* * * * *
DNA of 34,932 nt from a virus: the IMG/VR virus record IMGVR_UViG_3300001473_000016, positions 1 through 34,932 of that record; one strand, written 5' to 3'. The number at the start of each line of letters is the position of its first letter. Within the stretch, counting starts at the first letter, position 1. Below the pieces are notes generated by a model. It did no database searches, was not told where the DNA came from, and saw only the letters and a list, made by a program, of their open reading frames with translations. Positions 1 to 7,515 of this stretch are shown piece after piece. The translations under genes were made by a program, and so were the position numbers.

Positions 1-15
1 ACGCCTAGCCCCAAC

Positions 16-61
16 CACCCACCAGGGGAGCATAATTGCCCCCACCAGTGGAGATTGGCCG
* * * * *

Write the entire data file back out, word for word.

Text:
DNA of 34,932 nt from a virus: the IMG/VR virus record IMGVR_UViG_3300001473_000016, positions 1 through 34,932 of that record; one strand, written 5' to 3'. The number at the start of each line of letters is the position of its first letter. Within the stretch, counting starts at the first letter, position 1. Below the pieces are notes generated by a model. It did no database searches, was not told where the DNA came from, and saw only the letters and a list, made by a program, of their open reading frames with translations. Positions 1 to 7,515 of this stretch are shown piece after piece. The translations under genes were made by a program, and so were the position numbers.

Positions 1-15
1 ACGCCTAGCCCCAAC

Positions 16-61
16 CACCCACCAGGGGAGCATAATTGCCCCCACCAGTGGAGATTGGCCG